Cyclooxygenase-2 (COX-2) represents a key modulatory molecule in inflammation and carcinogenesis. COX-2 is known to have multiple tumorigenic effects. Increased expression of COX-2 has been observed in a variety of tumors including pancreatic cancer. In the literature, the prognostic significance of COX-2 expression including the role of antibody used for an evaluation of COX-2 expression profile have been discussed. A significant inverse relationship between COX-2 overexpression and survival rates has previously been reported in retrospective studies of different types of malignancies. Conflicting results have been shown in pancreatic cancer and the possible role of primary antibody used for the detection of COX-2 expression has been suggested.
A research article to be published on April 21, 2010 in the World Journal of Gastroenterology addresses this question.
The overexpression of COX-2 was demonstrated in a significant proportion of pancreatic ductal adenocarcinomas using both monoclonal and polyclonal antibodies and a relationship of COX-2 to the biological process of pancreatic cancer was confirmed.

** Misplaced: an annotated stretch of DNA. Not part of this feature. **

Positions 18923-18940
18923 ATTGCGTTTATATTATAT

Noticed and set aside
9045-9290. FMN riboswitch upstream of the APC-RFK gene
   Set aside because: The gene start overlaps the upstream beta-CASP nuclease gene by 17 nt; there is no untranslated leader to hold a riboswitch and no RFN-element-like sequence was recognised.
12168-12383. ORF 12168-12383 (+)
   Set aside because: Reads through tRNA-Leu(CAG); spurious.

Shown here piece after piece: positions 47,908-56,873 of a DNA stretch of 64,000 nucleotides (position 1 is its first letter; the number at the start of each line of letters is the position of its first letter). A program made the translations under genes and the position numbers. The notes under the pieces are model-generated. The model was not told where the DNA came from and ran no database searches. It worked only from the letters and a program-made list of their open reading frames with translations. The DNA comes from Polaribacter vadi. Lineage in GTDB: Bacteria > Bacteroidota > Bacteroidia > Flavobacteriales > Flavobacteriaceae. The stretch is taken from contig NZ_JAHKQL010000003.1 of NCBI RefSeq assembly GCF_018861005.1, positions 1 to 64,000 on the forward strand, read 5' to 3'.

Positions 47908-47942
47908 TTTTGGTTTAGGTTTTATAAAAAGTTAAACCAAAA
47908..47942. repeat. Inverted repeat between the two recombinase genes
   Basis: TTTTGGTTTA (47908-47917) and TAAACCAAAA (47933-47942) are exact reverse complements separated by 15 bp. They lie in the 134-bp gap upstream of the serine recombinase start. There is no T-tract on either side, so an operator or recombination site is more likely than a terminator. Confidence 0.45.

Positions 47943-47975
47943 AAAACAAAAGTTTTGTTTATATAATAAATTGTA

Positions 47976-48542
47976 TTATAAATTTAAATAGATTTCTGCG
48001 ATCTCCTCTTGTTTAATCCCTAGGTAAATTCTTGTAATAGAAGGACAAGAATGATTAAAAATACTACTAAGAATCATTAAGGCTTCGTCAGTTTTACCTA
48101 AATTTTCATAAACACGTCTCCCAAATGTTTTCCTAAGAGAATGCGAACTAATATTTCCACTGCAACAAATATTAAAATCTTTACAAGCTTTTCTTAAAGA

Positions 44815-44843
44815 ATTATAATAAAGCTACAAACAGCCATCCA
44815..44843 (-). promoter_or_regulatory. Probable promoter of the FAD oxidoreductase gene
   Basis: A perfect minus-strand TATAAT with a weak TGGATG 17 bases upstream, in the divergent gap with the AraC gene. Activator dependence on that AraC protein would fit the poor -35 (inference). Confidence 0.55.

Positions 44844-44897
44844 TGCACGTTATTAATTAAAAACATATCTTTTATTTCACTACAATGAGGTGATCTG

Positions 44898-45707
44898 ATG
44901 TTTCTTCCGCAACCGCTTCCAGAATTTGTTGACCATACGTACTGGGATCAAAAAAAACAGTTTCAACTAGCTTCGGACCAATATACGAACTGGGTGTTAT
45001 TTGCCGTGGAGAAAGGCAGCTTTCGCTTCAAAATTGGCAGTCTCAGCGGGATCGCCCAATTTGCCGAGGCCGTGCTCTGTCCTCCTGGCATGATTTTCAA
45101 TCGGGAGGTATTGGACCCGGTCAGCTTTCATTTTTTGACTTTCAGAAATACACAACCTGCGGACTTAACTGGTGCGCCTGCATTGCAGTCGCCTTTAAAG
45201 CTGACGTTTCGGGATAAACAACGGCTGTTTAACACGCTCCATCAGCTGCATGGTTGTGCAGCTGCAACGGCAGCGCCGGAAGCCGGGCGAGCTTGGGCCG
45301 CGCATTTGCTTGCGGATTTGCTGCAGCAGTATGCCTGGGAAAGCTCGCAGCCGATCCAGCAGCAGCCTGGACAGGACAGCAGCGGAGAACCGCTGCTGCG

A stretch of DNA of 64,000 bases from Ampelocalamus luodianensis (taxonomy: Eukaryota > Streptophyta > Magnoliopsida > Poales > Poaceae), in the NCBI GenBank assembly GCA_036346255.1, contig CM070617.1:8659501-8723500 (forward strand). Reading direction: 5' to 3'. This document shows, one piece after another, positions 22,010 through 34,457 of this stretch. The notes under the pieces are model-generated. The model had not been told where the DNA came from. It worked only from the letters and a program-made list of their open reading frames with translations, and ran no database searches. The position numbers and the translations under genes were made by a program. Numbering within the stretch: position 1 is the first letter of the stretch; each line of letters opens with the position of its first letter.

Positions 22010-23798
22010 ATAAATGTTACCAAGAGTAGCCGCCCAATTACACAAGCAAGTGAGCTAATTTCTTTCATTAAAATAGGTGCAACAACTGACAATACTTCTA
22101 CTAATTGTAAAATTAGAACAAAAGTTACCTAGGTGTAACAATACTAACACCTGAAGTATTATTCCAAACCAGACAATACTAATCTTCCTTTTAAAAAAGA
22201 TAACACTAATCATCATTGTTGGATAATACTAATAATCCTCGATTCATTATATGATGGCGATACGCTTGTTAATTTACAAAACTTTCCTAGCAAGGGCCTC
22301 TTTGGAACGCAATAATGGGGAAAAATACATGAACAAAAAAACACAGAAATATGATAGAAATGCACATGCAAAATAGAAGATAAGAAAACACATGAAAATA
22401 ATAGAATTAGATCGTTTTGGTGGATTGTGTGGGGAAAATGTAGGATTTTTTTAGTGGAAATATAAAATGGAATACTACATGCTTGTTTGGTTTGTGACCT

Using the monoclonal antibody, a significantly shorter disease free survival was found in patients with COX-2 positive tumors. No significant results were obtained with regard to overall survival. High histological grade and nodal involvement were associated with significantly shorter survival.
In conclusion, the level of COX-2 expression does not seem to be a valuable independent prognostic factor. Immunohistochemical assessment of COX-2 expression is not superior to the conventional prognostic factors such as grade, stage and nodal status.